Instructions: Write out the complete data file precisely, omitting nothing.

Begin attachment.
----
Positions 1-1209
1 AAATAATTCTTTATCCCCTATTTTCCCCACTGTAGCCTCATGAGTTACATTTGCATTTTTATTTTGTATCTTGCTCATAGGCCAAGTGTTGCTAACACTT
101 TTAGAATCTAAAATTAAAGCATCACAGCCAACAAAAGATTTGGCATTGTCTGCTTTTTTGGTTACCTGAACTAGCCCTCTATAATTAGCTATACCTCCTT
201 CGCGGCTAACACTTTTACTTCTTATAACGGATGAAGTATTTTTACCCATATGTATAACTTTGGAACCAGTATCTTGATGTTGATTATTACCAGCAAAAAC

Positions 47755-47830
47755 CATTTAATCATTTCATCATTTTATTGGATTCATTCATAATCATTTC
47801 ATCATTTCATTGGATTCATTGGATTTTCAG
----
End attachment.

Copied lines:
Positions 1-1209
1 AAATAATTCTTTATCCCCTATTTTCCCCACTGTAGCCTCATGAGTTACATTTGCATTTTTATTTTGTATCTTGCTCATAGGCCAAGTGTTGCTAACACTT
101 TTAGAATCTAAAATTAAAGCATCACAGCCAACAAAAGATTTGGCATTGTCTGCTTTTTTGGTTACCTGAACTAGCCCTCTATAATTAGCTATACCTCCTT
201 CGCGGCTAACACTTTTACTTCTTATAACGGATGAAGTATTTTTACCCATATGTATAACTTTGGAACCAGTATCTTGATGTTGATTATTACCAGCAAAAAC

Positions 47755-47830
47755 CATTTAATCATTTCATCATTTTATTGGATTCATTCATAATCATTTC
47801 ATCATTTCATTGGATTCATTGGATTTTCAG